I've seen a lot of suggestions to change out the thermostat in campers. The first time I used it the furnace didn't cycle properly. There was at least 20 degrees between where it shut off and came back on. Mechanical thermostats have an anticipator that needs to be adjusted after installed that apparently the manufacturers nor the dealers do. If it cycles too quickly set it higher. If it stays off too long set it lower. Somewhere between 0.4 and 0.6 is where you will probably find that sweet spot. The on/off switch is a little hard to move, but nothing my wife or myself can't handle.
 

tenttrailer

Art & Joyce - Columbus, O
Jul 18, 2013
3,758
Thornville, OH
We had about the same setup with our canvas popup. Temps for our many late fall and early spring camping was about the same as you mentioned. Snow on canvas many mornings. We would run the furnace at night from about dusk until about 10 am. DW liked it 68 degrees inside.

Furnace did fine keeping up. Furnace fan was running about 50% of the time when outside is in low 20's. We had one G-31 battery and it would drop to about 12.1V after the second night and need recharging battery and a 20 lb (not 15 lb exchange) propane tank was good for 4+ nights. All lights in the camper were changed to LEDs and we were not running the furnace from about 10am until dusk.
 

Rusty2192

Super Active Member
Jul 30, 2014
1,171
Kentucky
One tip is dress warm at night. Sweat pants, sweat shirt, and warm socks go a long way to staying warm at night.

Sounds like the furnace should be able to keep you plenty warm. If you want to be extra safe, it might be worth getting 2-3 cold weather sleeping bags to zip onto your existing ones. If you could maybe fit the youngest kid in with you and then the 3 older ones in together, you could get by with 2 cold bags plus 2 warmer weather ones, which you already have.

I have a standard Coleman sleeping bag and then picked up a 20-40 degree bag on sale at Amazon. When it’s cold I’ll zip the two together with the 20-40* bag on top and my son and I will both sleep in it. On a trip earlier this year it got down to around 30* at night. I kept a space heater set at 50 since we had electric hookups and the bag combo was actually too warm at some points during the night. It was essential on a different trip roughing it in the tent at 25*. That combo plus another old canvas style Coleman on top kept us snug as bugs when tucked completely inside the sleeping bag, head and all.

https://www.amazon.com/gp/product/B00363V3OK/ref=ppx_yo_dt_b_search_asin_title?ie=UTF8&psc=1
 

gladecreekwy

Super Active Member
Sep 25, 2016
1,735
Jackson Wyoming
I've seen a lot of suggestions to change out the thermostat in campers. The first time I used it the furnace didn't cycle properly. There was at least 20 degrees between where it shut off and came back on. Mechanical thermostats have an anticipator that needs to be adjusted after installed that apparently the manufacturers nor the dealers do. If it cycles too quickly set it higher. If it stays off too long set it lower. Somewhere between 0.4 and 0.6 is where you will probably find that sweet spot. The on/off switch is a little hard to move, but nothing my wife or myself can't handle.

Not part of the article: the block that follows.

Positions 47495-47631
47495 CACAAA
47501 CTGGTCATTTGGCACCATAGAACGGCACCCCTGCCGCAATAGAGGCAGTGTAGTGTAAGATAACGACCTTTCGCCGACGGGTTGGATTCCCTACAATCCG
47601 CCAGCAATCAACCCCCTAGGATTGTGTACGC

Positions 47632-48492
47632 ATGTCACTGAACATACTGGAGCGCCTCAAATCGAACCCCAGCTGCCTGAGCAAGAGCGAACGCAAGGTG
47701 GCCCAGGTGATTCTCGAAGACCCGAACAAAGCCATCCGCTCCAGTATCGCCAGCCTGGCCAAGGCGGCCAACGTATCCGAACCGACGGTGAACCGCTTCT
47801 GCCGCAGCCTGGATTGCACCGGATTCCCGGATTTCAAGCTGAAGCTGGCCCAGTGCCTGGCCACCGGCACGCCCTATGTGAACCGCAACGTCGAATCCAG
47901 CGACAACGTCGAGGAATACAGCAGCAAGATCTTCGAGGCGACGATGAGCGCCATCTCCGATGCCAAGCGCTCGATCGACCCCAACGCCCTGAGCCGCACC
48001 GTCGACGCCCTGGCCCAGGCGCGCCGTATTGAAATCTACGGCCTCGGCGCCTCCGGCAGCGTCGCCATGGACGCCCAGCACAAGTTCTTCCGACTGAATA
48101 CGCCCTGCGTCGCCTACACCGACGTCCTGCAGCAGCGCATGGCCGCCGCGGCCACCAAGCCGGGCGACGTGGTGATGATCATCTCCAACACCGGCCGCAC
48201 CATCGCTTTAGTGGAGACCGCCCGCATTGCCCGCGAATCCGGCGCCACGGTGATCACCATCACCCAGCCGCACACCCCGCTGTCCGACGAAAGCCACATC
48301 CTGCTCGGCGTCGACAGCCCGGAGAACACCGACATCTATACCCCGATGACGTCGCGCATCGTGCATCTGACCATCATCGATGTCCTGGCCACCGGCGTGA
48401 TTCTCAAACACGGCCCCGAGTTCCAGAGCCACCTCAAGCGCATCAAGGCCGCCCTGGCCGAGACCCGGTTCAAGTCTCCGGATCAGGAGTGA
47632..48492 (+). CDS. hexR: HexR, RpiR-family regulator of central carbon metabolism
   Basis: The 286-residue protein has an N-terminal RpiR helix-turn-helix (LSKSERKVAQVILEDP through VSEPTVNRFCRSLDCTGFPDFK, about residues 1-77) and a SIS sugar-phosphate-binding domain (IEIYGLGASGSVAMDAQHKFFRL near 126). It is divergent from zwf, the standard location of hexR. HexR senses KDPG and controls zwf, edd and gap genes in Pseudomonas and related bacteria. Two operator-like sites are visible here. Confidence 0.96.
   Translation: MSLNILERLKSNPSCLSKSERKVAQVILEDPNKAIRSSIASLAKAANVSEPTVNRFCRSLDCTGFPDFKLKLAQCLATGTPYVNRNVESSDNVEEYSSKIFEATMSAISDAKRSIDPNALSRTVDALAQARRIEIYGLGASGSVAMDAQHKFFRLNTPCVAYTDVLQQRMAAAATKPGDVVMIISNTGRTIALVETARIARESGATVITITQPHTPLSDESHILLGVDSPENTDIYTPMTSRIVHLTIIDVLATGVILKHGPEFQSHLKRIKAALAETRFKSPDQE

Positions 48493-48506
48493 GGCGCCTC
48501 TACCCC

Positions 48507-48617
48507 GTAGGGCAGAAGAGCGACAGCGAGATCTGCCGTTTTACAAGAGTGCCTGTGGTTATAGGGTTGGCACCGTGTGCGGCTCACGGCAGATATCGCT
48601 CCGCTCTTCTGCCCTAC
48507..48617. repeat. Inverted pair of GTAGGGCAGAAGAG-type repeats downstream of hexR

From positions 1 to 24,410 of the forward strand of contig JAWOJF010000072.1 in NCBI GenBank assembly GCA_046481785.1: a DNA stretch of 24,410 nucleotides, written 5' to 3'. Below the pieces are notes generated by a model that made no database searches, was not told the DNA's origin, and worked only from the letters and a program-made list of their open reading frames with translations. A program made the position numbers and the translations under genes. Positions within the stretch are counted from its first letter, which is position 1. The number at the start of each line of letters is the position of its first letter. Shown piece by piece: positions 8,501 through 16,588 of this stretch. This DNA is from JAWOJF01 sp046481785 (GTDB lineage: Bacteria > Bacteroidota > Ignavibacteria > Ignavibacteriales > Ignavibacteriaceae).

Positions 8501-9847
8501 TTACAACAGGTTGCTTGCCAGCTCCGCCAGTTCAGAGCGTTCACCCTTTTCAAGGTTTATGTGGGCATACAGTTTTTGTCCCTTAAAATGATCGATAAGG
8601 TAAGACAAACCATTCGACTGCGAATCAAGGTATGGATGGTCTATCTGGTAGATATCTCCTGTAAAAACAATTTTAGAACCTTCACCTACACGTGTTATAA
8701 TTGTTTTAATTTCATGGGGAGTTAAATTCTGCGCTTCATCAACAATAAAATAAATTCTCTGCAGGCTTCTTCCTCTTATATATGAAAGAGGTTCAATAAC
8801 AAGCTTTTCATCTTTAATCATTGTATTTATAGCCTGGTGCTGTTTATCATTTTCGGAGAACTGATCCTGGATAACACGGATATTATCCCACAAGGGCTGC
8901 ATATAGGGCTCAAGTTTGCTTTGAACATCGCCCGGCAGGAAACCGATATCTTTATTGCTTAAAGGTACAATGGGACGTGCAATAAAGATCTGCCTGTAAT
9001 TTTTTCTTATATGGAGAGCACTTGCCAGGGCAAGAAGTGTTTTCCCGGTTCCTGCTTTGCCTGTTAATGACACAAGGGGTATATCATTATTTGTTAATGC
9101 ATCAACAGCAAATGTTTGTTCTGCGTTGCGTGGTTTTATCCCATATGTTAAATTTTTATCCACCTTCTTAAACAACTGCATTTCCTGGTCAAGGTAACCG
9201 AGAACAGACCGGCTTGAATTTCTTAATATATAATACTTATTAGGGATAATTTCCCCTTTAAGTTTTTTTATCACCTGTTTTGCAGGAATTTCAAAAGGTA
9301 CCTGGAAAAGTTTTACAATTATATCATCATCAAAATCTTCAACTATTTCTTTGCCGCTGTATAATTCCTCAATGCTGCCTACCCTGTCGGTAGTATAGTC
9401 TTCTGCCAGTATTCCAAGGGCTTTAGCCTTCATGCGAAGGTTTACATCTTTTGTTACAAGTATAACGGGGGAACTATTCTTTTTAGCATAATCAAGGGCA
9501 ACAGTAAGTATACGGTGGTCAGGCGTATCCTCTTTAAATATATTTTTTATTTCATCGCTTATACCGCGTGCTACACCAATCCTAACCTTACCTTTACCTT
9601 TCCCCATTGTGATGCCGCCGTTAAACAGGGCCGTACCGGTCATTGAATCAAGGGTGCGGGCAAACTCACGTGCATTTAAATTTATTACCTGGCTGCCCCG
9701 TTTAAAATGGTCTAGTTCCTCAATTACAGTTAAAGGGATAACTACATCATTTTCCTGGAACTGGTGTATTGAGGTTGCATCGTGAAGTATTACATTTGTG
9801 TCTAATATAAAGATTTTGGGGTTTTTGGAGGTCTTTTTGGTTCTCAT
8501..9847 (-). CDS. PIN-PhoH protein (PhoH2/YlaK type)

I highly recommend the thermostat upgrade. Very simple swap took about 10 min. It’s much easier to keep a constant temp and the backlight makes it readable in the dark.
 

SHFL

Active Member
Jan 6, 2015
537
Florida
Should MeaganS winterize the pup before the trip?
Or will running the furnace keep the water tank warm enough?
...I live in Florida...
 

jmkay1

2004 Fleetwood/Coleman Utah
Oct 10, 2013
7,475
Northern Virginia
Should MeaganS winterize the pup before the trip?
Or will running the furnace keep the water tank warm enough?
...I live in Florida...
Personally I winterize and just use a water jug inside the camper, that way I don't have to worry about my lines freezing. Even if the water jug doesn't freeze the lines under my camper are all exposed to the cold. Besides my camper would already be winterized at the first sign of freezing weather. Yes, you are correct though, that would also be a problem if camping in the cold.
 

gardenbliss

Super Active Member
Dec 9, 2013
1,298
San Diego
Has far as I can read, no one has mentioned yet the value of a good winter wool sleeping hat. after the heater gets turned down at night, tuck into the warm blankets/sleeping bags/ what have you and pull on your warmest camping hat. bring the covers up to your nose and the hat down over your eyes. This will keep you warmer on the coldest of nights (along with the other aforementioned safeguards like reflectix over the windows and PUGS. Another tip is to bring a hot water bottle and pre-warm the sleeping bags.
 

Econ

Super Active Member
Aug 18, 2019
1,514
Deep South
The on/off switch is a little hard to move,

Its been 18 months since doing this so the memory is foggy. Take the cover off the Tstat. Our Atwood on off switch points straight up. Locate the numb that makes it difficult to move. Take a fingernail file and strike the numb once. Keep filing til you like the ease of turning the T stat switch on